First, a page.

New Beginnings

CD Review: Don't Believe the Truth (Big Brother) by Oasis

Heathen Chemistry Every time a new Oasis record is about to come out, the gobby band, their gobbier fans and the nation's deluded hacks collude in the hopeful pre-release myth that England will once again bellow along from the rafters in unified voice. Since 1994’s What’s the Story (Morning Glory) this has never happened. Not even nearly. And this is Oasis' fourth album since then;  their sixth in total.  

So, er, what’s the story this time? It's not exactly a return to barnstorming form (those days are gone, my friend) but it is their most coherent collection in a decade. It also marks something of a mature shift: out go the turgid, by-numbers rockers (well, mostly) and in comes a semblance of band democracy; the first track to come jangling out of the speakers is Andy Bell composition Turn Up the Sun.  Chugging pub singalong Lyla sees Liam ripping the warm, living shit out of the lead vocal to his most convincing effect in years. The monkey gaited frontman also chips in a trio of tracks, including a breezy, waltz-like ballad (Love Like a Bomb) and a nasty, hammering, quasi-Stones thing that clocks in at just 1.43 (The Meaning of Soul). They're all rip-offs, as befitting the Oasis canon, but at least the Tazmanian Devil, as he's been known within the band, is trying.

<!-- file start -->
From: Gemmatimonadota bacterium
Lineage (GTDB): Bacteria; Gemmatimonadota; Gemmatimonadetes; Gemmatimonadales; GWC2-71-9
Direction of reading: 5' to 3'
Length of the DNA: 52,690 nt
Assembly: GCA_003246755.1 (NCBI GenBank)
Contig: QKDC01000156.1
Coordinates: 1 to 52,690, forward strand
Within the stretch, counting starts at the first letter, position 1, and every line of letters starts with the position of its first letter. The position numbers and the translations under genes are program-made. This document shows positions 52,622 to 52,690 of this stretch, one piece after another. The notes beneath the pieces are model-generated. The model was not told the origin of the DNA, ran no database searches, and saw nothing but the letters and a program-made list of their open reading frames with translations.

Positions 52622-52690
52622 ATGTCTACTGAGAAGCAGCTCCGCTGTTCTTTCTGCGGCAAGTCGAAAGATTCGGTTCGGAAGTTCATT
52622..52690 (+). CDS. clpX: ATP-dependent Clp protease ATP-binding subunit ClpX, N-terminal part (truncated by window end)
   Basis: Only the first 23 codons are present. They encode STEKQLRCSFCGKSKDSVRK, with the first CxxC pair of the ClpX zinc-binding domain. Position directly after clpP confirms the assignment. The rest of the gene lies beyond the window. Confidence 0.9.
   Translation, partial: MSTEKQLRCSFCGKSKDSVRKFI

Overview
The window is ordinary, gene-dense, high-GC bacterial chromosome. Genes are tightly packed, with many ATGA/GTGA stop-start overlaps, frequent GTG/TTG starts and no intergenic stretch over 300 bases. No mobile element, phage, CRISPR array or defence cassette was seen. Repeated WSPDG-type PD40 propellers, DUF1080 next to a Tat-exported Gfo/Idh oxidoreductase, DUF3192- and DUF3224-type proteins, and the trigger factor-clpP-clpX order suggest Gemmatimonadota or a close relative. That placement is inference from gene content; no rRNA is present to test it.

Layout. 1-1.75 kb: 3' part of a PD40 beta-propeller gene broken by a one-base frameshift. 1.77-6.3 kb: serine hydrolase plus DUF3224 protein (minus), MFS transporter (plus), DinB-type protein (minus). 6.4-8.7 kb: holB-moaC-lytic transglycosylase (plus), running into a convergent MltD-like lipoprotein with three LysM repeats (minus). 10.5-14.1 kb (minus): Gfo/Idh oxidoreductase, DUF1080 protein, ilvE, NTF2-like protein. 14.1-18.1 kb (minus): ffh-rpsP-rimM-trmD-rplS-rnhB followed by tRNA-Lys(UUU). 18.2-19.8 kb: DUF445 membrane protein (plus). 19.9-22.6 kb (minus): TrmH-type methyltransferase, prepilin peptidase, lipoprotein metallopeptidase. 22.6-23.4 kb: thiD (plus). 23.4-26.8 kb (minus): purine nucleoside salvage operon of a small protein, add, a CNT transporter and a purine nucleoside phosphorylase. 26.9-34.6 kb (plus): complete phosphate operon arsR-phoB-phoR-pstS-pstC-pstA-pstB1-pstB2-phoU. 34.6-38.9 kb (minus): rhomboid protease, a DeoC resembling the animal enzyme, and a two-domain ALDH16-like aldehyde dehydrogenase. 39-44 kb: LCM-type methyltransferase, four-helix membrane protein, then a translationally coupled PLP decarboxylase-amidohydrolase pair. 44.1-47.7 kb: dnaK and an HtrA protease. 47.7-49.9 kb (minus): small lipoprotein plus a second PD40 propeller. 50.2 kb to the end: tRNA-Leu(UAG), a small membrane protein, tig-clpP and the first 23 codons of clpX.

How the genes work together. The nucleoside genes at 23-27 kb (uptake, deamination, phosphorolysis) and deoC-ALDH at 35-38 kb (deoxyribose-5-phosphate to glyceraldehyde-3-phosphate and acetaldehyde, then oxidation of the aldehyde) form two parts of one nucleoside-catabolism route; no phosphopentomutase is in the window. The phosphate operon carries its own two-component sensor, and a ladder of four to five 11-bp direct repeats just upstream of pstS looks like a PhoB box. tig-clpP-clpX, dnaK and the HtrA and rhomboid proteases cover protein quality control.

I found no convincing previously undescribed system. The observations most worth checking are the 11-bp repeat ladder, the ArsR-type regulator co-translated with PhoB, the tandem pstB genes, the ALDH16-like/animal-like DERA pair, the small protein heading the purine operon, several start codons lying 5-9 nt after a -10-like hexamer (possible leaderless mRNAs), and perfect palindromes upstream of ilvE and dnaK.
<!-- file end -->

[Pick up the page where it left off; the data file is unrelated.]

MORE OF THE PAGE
Supersonic or M.O.R. star? Overall, this album provokes adjectives not normally associated with the Gallagher brothers: reflective, looser, warmer. It's certainly no masterpiece, but it is the band's first record in recent memory that suggests a turnaround. It's only taken them four indulgent albums – a luxury most bands would never get away with – but Oasis have started to forge a productive future for themselves, rather than continue mindlessly down the path of aging self-parody. About bloody time, too.

Critical Quibbling

“Their best in almost a decade” -- Mojo

“There's certainly nothing here that'll match 'Wonderwall' or 'Live Forever' for pub karaoke ubiquity, but with this record Oasis are at least tentatively stretching themselves in new directions” -- New Musical Express

-- Published by In Residence magazine, 2005

-- An interview with Gem 


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